The Lost World, Part II
This is the second in a two-part series about Cuba beyond Havana.Click here for Part I.
Most of Cuba is flat with low rolling hills, but after leaving Cienfuegos and heading toward Trinidad, I saw the Escambray Mountains—home of the anti-communist insurgency known as the Escambray Rebellion—off in the distance.
The island finally had a skyline.
Those mountains might be a nice place to camp or go hiking (you would not want to camp or hike in the sweltering lowlands), but the overwhelming majority of Cubans have no way to get there. They aren’t prohibited from traveling to or in the mountains, but hardly anyone owns a car. Salaries are capped at twenty dollars a month. Driving to the mountains for a day hike from Havana would cost more than a month’s salary just for the gas. A bus ticket likewise costs more than a month’s salary.
Then it hit me, ton-of-bricks style. Most Cubans have never seen those mountains. Nor have they seen Trinidad, one of the oldest Spanish colonial cities in the hemisphere which lies on a narrow coastal plane between the Escambray and the Caribbean.
The city threw me off balance when I stopped there for a day and a night. I had absolutely no idea what to make of this place. My preconceived notions and assessment of the country thus far got smacked in the side of the head with the force of a knock-out punch.
Cuba is a total surveillance police state and Havana has fallen to ruin, but Trinidad is both delightful and charming.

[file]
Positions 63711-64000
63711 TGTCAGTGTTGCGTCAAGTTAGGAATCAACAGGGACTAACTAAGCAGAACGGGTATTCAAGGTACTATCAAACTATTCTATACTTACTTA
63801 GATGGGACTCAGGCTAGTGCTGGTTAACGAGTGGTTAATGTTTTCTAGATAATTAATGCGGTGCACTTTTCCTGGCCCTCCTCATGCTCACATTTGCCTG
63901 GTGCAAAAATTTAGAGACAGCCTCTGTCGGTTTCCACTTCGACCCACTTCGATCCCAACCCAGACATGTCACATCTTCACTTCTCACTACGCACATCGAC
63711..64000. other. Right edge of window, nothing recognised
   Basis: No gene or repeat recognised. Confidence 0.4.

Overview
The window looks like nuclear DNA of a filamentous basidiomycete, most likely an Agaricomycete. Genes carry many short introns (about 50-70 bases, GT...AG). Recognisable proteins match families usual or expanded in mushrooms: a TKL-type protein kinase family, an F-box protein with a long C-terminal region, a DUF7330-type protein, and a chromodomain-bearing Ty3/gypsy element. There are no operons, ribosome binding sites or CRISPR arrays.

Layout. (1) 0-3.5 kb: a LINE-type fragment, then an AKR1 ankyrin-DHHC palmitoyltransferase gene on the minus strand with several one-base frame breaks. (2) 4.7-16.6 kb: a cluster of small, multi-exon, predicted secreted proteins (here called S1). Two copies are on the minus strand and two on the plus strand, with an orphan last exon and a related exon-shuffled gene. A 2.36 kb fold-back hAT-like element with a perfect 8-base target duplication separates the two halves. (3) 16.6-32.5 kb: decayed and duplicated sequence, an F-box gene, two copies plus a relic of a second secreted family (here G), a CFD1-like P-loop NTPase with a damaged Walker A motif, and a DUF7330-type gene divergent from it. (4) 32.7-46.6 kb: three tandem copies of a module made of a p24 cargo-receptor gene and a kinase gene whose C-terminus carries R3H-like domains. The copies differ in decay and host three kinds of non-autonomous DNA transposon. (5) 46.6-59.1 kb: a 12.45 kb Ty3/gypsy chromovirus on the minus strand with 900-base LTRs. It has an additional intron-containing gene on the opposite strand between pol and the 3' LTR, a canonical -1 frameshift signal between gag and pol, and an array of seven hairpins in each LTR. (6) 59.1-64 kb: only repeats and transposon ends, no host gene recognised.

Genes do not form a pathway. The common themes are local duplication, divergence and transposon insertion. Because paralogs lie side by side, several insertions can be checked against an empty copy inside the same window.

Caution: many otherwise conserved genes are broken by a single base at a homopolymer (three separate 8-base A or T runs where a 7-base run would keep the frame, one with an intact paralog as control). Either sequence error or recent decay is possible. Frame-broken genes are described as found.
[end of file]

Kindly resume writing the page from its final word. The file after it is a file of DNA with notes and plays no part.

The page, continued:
And I don’t just mean Trinidad has the potential to be delightful and charming. It’s delightful and charming right now. Even under communist rule.
How was this possible?
The regime wants me to describe the city this way, which makes me not want to do it, but I’m not going to lie. I’m not going to tell you every place in the country is dreary and drab when it’s not.
Diego Velázquez de Cuéllar, conqueror of Cuba, founded Trinidad exactly 500 years ago, in 1514. It’s older than almost every building in Paris. UNESCO declared it a World Heritage Site in 1988, and for good reason. Hardly any colonial city in the world is preserved as well as Trinidad.
The streets are made of stone, the roofs beautifully tiled. All the buildings and houses are colorfully painted. Every visible structure in every direction pre-dates the Industrial Revolution. The city is a living museum piece, not just of Cuba before communist rule, but of Latin America during the Conquistador era, of the world before industry and machines, before globalization and standardization and the mass society changed politics and culture for everybody forever.
Havana is also stuck in the past. Cubans themselves call it a time machine. It’s largely unchanged by modern high-tech civilization—what Alvin Toffler calls the Third Wave in his landmark book of the same name. Hardly anyone has a computer, the Internet is banned in private homes, email addresses are for foreigners, cell phones are for the elite, no one can order anything from Amazon.com, and so on. Havana is firmly stuck in the Second Wave, the industrial mass society era of the assembly line, centralized bureaucracy, and the Cold War.
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